PASS Summit 2019 Keynote – Day 2

Wendy Pastrick started with a song.

She urges us all to get our session evals completed by November 15th (please do this – it's how speakers improve). You can fill out a session eval at – find the session and click on the Evaluate Session button. You'll need to log in.

Financials look really good. Overall revenue dropped by 1% this year, but expenses dropped by 6%, leaving a decent surplus (I hate the terms "profits" and "profit margins" in this context, but maybe I'm in the minority there).

Wendy thanks Chris Yates, Diego Nogare, and John Martin for their service on the board. Then welcomes Tim Ford to the stage, who is quick to tell us that he will not be singing.

SQLSaturday has turned 950 events old. I remember speaking at #33 in Charlotte, and wondering how big this event would get.

Tim congratulates Hamish Watson for winning this year's coveted PASSion Award. As a reminder, Hamish is one of the candidates running in this year's election. If you haven't voted yet, what are you waiting for?

Seattle native and cybersecurity specialist Tarah Wheeler takes the stage. Her presentation is about how security and regulation represent a common set of problems for all of us. The regulations that govern our data security (and the inability to delete data in a lot of cases) complicates things, especially for companies that operate globally. She talks about encryption as a best practice, but if you can delete the data, tracing events becomes very difficult, encrypted or not. She also says that "the only data that is 100% secure is data that does not exist." She's not wrong there. She ends by suggesting a few things:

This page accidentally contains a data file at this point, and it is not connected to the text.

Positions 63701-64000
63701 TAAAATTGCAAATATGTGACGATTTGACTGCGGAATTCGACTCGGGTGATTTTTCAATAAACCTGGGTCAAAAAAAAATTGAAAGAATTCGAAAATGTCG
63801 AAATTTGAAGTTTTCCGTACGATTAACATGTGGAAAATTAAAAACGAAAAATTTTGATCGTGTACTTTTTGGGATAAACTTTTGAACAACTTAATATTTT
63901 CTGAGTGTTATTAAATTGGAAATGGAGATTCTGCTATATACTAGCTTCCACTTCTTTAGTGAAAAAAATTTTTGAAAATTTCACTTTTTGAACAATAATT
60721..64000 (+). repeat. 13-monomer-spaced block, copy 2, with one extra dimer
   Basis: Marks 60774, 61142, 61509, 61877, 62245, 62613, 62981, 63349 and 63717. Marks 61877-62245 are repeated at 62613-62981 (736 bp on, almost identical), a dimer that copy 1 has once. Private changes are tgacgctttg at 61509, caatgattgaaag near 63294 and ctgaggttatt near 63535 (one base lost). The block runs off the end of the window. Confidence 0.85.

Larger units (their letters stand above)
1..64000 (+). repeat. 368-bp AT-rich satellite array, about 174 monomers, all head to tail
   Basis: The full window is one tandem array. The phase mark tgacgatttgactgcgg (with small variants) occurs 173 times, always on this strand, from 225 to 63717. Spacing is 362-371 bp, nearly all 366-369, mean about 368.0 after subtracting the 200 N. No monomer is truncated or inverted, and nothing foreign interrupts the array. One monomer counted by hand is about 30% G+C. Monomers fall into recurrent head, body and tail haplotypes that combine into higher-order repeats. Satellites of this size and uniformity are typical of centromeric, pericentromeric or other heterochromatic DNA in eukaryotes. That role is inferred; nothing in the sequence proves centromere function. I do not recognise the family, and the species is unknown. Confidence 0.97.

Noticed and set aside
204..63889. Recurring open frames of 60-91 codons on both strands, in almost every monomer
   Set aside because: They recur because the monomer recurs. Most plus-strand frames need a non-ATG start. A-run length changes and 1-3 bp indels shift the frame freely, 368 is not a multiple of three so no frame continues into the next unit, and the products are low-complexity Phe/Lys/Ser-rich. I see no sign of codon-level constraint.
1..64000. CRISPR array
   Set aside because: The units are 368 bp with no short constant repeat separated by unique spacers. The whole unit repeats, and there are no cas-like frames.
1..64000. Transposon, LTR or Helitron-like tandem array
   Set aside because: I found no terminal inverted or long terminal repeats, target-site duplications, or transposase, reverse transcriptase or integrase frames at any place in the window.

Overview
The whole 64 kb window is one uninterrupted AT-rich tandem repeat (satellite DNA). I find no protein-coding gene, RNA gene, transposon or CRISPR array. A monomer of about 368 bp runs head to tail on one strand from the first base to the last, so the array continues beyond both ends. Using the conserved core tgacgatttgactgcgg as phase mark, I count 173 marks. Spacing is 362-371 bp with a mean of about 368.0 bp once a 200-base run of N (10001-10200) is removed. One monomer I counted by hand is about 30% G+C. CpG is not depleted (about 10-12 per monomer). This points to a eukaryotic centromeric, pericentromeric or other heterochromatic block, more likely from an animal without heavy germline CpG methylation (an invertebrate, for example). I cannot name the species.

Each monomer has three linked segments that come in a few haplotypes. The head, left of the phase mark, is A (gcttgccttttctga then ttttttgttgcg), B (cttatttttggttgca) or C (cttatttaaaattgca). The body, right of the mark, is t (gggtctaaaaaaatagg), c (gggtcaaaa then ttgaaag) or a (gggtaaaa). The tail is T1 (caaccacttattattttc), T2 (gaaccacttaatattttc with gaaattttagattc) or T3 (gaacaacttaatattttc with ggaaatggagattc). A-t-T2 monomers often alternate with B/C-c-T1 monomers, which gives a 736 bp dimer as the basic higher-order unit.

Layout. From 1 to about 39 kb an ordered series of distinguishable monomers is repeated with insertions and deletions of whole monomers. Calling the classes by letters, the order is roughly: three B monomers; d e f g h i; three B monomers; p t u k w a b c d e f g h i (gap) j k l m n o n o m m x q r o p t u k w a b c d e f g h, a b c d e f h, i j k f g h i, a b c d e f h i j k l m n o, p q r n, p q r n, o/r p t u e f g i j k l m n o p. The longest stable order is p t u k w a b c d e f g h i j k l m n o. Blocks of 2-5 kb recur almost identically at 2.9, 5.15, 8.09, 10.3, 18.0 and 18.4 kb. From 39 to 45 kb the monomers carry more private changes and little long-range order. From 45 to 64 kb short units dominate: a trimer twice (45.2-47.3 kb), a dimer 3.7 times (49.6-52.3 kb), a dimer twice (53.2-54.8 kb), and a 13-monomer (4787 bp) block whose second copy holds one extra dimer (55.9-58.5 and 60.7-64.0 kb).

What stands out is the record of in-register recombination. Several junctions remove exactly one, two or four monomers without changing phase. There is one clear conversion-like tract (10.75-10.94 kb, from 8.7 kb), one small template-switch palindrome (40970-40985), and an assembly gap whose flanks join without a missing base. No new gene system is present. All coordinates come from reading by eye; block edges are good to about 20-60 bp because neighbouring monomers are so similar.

• See if your company has – and is monitoring – a [email protected] e-mail address.
  • Treat all data as hackable – including texts, Twitter DMs, Facebook messages, and private channels in Slack
  • Become familiar with your company's vulnerability disclosure policy (and if it doesn't have one, bring it up).

Aaron Bertrand

I am a passionate technologist with industry experience dating back to Classic ASP and SQL Server 6.5. I am a long-time Microsoft MVP, write at Simple Talk, SQLPerformance, and MSSQLTips, and have had the honor of speaking at more conferences than I can remember. In non-tech life, I am a father of two, a huge hockey and football fan, and my pronouns are he/him. If I've helped you out, consider thanking me with a coffee. :-)